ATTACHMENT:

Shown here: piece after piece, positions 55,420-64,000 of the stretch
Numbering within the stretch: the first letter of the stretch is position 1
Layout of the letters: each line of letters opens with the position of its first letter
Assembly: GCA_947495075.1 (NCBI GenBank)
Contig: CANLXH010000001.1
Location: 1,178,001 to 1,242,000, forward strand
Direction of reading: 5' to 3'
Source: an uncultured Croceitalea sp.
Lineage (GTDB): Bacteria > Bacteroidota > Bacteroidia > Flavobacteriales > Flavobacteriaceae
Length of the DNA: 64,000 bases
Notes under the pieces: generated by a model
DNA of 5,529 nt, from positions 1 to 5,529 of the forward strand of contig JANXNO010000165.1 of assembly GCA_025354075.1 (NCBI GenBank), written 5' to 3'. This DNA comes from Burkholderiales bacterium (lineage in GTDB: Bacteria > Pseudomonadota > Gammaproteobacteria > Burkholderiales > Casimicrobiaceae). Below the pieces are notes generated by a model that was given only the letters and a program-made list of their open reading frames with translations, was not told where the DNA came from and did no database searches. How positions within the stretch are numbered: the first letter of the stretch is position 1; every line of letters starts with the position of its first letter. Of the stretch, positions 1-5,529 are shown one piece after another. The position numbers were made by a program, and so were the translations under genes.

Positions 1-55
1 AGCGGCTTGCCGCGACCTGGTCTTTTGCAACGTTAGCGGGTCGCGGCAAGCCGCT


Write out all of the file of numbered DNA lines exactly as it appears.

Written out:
Shown here: piece after piece, positions 55,420-64,000 of the stretch
Numbering within the stretch: the first letter of the stretch is position 1
Layout of the letters: each line of letters opens with the position of its first letter
Assembly: GCA_947495075.1 (NCBI GenBank)
Contig: CANLXH010000001.1
Location: 1,178,001 to 1,242,000, forward strand
Direction of reading: 5' to 3'
Source: an uncultured Croceitalea sp.
Lineage (GTDB): Bacteria > Bacteroidota > Bacteroidia > Flavobacteriales > Flavobacteriaceae
Length of the DNA: 64,000 bases
Notes under the pieces: generated by a model
DNA of 5,529 nt, from positions 1 to 5,529 of the forward strand of contig JANXNO010000165.1 of assembly GCA_025354075.1 (NCBI GenBank), written 5' to 3'. This DNA comes from Burkholderiales bacterium (lineage in GTDB: Bacteria > Pseudomonadota > Gammaproteobacteria > Burkholderiales > Casimicrobiaceae). Below the pieces are notes generated by a model that was given only the letters and a program-made list of their open reading frames with translations, was not told where the DNA came from and did no database searches. How positions within the stretch are numbered: the first letter of the stretch is position 1; every line of letters starts with the position of its first letter. Of the stretch, positions 1-5,529 are shown one piece after another. The position numbers were made by a program, and so were the translations under genes.

Positions 1-55
1 AGCGGCTTGCCGCGACCTGGTCTTTTGCAACGTTAGCGGGTCGCGGCAAGCCGCT